I am crossing another item off my BYU wish list as I get a chance to work as a TA for my boss over the summer. The class he wants me to help with is BIO 557, Stream Ecology. Now since it is a 500 level class that means I’ve never taken it. He was pretty desperate for some help. 500 level classes are for graduate students so true to form the class has nine students, seven of which are studying for masters degrees. The other two are PhD candidates. I’m in deep water. How do you TA a class which you have never taken filled with people older, better educated, and more experienced than you are? Well, I guess you just do it.
The main reason I am there is for the field trips. They have a major project that involves doing stream measurements, the same measurements that I took in my work in the Uintas over the summer. Yesterday we had our first fieldtrip. I haven’t been so intimidated for… okay, for a little while. We went to the mouth of Hobble creek, a place I’ve worked before although the water has dropped significantly. The area was built a few years ago in an attempt to restore June Sucker habitat and ten ponds were excavated in the flood plain. Back in July when we sampled the area all the ponds and river were connected by the runoff. Now the river has dropped considerably and the ponds are separate from the river, little aquatic islands of treasure.
Walking in we noticed a strange red algae on the first pond. It almost looked like motor oil had spread across the top. I waded in and filled a test tube with the stuff. As the students (graduates) practiced taking slope and measuring the flow of the stream I had a minute to peak into our second pond. I had to dodge a few snakes to get over to it but failed to dodge the mosquitos which are remarkably bad in this swamp. Although they are nearly invisible the welts last for days.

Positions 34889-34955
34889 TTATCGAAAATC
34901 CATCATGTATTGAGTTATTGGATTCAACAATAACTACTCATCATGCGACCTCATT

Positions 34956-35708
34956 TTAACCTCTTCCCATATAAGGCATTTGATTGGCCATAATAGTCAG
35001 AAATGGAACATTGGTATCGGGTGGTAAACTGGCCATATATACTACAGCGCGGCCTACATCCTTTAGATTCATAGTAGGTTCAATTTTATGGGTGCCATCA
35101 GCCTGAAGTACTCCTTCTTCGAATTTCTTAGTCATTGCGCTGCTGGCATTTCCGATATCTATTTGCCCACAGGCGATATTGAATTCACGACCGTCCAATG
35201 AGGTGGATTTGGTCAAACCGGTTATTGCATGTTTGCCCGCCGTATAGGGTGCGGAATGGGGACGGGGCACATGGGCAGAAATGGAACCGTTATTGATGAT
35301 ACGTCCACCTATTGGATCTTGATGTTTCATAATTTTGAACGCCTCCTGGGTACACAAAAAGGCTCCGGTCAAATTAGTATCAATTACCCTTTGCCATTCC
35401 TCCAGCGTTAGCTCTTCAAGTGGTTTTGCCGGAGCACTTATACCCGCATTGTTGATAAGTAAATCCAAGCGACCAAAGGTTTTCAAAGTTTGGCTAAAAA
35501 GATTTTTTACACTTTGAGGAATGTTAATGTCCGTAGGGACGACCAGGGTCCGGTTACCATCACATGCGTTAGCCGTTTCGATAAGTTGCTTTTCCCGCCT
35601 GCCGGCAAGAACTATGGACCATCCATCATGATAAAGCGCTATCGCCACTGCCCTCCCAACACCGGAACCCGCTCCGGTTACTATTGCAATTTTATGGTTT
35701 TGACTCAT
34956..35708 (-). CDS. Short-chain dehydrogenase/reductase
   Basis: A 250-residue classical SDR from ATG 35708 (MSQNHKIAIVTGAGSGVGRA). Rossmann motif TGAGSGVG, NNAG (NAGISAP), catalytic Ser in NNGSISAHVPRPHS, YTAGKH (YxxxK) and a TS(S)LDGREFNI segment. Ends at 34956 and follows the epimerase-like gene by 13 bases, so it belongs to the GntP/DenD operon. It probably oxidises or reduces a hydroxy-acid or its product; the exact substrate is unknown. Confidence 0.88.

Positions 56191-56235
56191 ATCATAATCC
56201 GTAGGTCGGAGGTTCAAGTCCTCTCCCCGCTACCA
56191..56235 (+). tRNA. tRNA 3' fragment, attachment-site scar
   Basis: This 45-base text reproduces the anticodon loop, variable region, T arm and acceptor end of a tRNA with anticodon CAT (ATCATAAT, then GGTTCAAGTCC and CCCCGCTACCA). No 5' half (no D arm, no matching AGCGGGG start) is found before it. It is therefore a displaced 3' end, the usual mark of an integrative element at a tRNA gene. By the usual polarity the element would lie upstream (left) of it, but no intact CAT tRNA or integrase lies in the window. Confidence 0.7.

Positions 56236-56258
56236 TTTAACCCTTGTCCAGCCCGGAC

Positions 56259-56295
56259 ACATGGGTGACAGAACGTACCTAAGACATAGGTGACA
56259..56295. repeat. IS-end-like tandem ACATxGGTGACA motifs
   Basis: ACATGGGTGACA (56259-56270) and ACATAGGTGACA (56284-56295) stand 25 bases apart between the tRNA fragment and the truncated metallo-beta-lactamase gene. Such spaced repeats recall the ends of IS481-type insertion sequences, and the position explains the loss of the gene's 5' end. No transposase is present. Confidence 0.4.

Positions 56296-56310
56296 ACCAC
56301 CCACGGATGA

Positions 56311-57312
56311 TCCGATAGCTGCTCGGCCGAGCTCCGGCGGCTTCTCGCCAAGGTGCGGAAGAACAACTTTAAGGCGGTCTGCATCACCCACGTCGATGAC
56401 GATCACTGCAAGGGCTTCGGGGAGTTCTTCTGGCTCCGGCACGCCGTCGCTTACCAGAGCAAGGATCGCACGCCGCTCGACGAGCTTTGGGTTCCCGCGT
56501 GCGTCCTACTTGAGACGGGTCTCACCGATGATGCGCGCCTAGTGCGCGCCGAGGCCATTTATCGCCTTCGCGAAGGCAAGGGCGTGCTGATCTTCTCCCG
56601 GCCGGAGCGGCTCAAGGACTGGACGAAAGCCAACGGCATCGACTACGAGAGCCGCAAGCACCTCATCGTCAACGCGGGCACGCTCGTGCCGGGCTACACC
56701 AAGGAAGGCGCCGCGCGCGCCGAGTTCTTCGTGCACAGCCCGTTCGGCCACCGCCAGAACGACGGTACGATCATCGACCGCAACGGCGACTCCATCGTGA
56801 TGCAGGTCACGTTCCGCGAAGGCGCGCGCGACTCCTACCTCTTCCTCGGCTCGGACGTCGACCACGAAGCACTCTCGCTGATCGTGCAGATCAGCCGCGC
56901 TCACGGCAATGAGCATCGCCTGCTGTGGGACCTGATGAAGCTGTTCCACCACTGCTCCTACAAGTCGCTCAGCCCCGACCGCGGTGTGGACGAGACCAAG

Approaching the pond I first saw the bugs coating the water surface. Nasty welt-producers. Then I saw the mosquito fish and minnows coating the pond surface. Finally I saw something that made me pause a minute. I could see two fish at the bottom of the pond, maybe two feet deep. They were around 8 inches and had catfish whiskers. They were swimming very close together, head to tail, and were circling a dark spot like the two halfs of yin and yang. They were staying very close to that dark spot and it took me a minute to figure out why. I thought it was just a shadow and they were staying there to avoid the sun or hide but then I realized there was nothing to cast a shadow. As I looked closer I realized that the spot was moving. It was made up of hundreds or thousands of small black larval fish.
They weren’t avoiding the sun, they were feasting on some newly hatched eggs. I could only imagine the terror of the little fish as the big fish circled again and again. Surely they were getting mowed down by the dozens with each pass. Then I saw something interesting, a small 2 inch fish approached the swarming mass and one of the large fish attacked it and chased it around the pond. It appeared that it didn’t want to share the fishy feast.
Then it dawned on me that perhaps this wasn’t a feast but a family outing. The more I watched the more it looked like the two large fish were parents. They stayed close to their 2000 twins and kept them corralled together in safety. When enemies or predators approached the parents would do their best to chase them away and lead the young to safety in clumps of cattails. I chided myself for my sentimental musings. Fish don’t protect their offspring, and they certainly don’t pair bond. They’re fish, they barely have brains.
I returned to the students and as they worked on figuring out the various tools of the trade I mentioned it to the professor who said it was likely a feeding frenzy just as I had first thought. He walked over to take a look and went through the same stages of thought that I did. Minus the last minute doubt about there being any fish that would behave in such a way. This was a family outing and he had a name for the fish.
Black Bullheads are a type of catfish very common throughout America. I haven’t found a lot of information on them but they do pair bond for a while to protect the eggs and the fry for the first couple weeks. I’m not sure how long these marriages last but they are listed as a monogamous species and quite dedicated parents.
So there you go. The graduate students got to play with slope and flow instruments and I got to see a rare natural example of a working marriage trapped in a shrinking pond in a man made flood plain along a small Utah creek.